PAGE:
On the one hand, we have a story about a family with a long history of mental problems: the deceased suffered from multiple personality disorders, her son – from schizophrenia, and her husband died, denying himself food during the exacerbation of depression. Events evolve very rapidly and there are suspicions that Annie, who unwittingly turned out to be the main narrator and our starting point, also sees the world through the prism of paranoia, irrational fear, and obsessions. On the other hand, the mystical component of the movie and the theme of the occult refers to classics of the genre like Rosemary’s Child and The Exorcist. Perhaps the heredity of the characters makes them vulnerable to faceless evil, dooming them to suffering. This idea is related to the movie with the ancient tragedy, and Aster constantly flirts with this interpretation of history. In several scenes, for example, the characters are literally forced to listen to a lecture on the causes of bad luck of Greek heroes. Unfortunately, the film is far from The Killing of a Sacred Deer, and above all because of the fragmented history.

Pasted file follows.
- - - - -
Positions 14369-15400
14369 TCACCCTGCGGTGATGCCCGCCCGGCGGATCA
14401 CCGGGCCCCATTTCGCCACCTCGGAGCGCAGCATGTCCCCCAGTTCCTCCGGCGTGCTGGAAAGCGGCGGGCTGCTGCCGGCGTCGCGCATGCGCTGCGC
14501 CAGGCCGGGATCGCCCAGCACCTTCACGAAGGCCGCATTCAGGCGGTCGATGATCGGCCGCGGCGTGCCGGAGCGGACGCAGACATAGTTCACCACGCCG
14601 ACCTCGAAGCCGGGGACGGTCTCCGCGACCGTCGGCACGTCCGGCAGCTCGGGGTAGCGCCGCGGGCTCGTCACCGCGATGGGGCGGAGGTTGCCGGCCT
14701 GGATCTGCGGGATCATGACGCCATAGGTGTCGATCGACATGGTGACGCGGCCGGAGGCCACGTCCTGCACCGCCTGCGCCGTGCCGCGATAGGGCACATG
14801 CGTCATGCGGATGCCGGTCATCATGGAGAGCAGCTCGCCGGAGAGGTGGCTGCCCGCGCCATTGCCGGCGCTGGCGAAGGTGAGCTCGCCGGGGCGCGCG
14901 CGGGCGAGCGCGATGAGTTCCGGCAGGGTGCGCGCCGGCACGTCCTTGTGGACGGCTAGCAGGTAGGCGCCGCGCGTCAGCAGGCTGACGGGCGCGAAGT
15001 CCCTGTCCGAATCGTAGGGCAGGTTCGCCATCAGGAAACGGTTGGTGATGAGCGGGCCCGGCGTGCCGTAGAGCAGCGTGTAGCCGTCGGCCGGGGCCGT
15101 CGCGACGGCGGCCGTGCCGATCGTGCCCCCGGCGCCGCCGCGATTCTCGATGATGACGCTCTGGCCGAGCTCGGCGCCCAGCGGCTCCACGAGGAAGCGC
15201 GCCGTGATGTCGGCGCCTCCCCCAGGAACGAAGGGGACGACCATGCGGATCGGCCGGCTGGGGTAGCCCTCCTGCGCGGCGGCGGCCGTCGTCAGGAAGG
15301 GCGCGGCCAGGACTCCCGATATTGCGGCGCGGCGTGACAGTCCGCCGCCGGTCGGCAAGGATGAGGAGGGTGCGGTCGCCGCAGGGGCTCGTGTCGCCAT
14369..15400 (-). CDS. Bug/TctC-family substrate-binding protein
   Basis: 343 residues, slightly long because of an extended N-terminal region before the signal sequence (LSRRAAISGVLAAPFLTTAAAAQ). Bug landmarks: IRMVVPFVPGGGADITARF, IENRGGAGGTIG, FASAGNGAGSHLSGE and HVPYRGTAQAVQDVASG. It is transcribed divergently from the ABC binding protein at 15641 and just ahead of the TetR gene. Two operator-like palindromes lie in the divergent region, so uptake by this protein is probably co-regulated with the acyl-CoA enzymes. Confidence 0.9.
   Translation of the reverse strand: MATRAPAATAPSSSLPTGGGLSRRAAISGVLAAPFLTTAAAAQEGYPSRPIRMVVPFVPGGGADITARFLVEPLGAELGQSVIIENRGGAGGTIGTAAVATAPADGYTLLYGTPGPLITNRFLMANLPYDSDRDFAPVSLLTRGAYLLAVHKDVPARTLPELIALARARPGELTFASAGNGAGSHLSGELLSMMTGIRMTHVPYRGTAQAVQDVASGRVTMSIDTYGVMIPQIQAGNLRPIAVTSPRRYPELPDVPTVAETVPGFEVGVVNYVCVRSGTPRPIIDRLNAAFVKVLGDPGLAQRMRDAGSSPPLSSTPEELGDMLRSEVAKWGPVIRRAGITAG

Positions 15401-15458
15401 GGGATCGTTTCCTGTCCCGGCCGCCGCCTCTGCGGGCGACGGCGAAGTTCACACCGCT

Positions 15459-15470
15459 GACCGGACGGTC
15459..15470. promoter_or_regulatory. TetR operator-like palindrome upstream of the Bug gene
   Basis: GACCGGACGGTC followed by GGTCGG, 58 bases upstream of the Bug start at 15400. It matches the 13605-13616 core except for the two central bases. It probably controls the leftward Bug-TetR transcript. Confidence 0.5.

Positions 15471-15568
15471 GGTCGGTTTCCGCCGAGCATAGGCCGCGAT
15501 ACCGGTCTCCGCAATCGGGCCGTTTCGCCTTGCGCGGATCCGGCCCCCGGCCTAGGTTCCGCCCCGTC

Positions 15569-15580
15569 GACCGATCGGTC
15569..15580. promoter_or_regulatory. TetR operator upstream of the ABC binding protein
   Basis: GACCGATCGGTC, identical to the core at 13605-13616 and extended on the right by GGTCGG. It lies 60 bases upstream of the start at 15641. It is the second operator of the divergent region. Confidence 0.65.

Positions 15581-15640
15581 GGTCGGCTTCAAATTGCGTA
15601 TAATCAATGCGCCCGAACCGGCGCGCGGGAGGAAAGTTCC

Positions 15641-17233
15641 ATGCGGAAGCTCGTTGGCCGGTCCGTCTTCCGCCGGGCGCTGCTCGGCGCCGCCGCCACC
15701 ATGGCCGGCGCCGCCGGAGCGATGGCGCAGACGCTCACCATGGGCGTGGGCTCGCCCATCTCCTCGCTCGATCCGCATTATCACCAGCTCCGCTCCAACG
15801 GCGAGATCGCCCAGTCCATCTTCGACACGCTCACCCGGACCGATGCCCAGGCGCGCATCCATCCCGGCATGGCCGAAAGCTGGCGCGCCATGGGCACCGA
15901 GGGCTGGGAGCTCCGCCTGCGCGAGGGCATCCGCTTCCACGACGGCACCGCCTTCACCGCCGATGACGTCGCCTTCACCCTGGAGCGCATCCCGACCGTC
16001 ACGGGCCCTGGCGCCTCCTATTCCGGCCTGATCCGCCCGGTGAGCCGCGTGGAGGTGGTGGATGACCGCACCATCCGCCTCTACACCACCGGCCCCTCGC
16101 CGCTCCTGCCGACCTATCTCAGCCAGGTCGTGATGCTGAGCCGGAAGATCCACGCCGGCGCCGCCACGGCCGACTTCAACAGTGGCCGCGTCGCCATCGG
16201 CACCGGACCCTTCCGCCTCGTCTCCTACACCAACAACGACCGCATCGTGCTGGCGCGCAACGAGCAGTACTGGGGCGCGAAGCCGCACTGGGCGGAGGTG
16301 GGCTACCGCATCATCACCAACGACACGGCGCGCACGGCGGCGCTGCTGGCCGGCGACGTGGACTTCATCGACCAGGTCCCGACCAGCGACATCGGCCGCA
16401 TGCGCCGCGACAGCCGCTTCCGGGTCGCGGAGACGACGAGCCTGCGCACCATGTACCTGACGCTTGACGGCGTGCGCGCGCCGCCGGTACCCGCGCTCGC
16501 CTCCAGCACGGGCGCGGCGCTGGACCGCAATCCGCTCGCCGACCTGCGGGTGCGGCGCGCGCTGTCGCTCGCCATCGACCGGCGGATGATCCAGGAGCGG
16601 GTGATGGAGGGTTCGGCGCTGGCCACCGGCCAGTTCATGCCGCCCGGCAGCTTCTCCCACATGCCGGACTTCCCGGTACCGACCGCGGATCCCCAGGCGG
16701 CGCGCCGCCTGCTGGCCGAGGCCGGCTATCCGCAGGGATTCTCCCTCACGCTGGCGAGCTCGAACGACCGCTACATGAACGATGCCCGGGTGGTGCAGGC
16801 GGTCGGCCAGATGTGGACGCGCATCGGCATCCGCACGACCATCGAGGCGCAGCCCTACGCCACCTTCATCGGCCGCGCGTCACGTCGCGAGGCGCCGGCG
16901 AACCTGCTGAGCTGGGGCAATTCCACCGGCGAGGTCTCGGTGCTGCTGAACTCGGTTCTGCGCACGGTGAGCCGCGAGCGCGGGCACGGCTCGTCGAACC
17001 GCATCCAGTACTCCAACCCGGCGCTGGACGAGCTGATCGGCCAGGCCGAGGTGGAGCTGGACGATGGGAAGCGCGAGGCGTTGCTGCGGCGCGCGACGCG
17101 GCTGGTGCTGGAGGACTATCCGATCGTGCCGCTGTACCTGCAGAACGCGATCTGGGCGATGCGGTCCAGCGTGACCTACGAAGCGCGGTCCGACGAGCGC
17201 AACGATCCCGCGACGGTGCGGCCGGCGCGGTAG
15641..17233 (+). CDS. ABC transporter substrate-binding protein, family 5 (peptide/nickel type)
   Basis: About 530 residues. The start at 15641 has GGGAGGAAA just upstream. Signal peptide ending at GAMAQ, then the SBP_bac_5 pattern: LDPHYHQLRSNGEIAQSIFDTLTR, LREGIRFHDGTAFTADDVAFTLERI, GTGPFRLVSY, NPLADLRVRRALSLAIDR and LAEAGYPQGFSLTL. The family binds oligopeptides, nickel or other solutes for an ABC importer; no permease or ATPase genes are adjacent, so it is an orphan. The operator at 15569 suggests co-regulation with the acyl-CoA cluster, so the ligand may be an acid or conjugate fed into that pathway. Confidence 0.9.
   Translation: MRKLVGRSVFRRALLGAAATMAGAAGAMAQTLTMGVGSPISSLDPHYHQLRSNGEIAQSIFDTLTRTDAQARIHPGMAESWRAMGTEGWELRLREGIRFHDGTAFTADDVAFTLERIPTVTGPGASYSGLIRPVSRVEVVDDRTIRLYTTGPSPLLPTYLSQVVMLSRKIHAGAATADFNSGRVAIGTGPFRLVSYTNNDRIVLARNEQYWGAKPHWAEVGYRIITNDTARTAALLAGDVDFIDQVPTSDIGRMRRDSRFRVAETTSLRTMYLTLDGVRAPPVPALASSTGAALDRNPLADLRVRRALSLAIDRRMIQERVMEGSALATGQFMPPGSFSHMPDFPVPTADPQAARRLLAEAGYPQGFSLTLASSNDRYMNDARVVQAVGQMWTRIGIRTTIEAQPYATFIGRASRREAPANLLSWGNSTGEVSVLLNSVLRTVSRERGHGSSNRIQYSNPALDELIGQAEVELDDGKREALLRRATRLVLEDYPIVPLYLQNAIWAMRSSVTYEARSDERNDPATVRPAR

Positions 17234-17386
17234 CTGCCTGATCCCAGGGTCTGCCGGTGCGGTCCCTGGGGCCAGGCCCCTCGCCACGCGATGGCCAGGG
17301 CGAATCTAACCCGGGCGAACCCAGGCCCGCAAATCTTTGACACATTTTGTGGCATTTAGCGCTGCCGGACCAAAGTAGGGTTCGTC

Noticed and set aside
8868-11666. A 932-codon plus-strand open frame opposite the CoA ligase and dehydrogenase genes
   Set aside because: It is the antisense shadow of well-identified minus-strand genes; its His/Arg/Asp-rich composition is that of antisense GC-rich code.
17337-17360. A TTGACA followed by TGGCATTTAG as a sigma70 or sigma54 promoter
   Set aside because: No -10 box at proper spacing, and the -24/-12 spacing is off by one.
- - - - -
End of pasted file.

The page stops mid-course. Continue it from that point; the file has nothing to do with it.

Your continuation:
Amazing pacing

As soon as the tension builds up so much that you squeeze into the back of the chair, the director slows down and begins to think about a completely different topic. In fact, the film’s exposure takes two-thirds of the timekeeping, and the major plot reveals in the last half hour of the film. It seems that Aster was simply afraid that the viewer tempered by classic horror movies too soon would guess what the story was about, and filled it with false moves. Moreover, if the first half of the film develops painfully slowly and catches our attention due to the viscous atmosphere and naked emotions, then in the last fifteen minutes you need to turn on the logic and crack the final plot twist.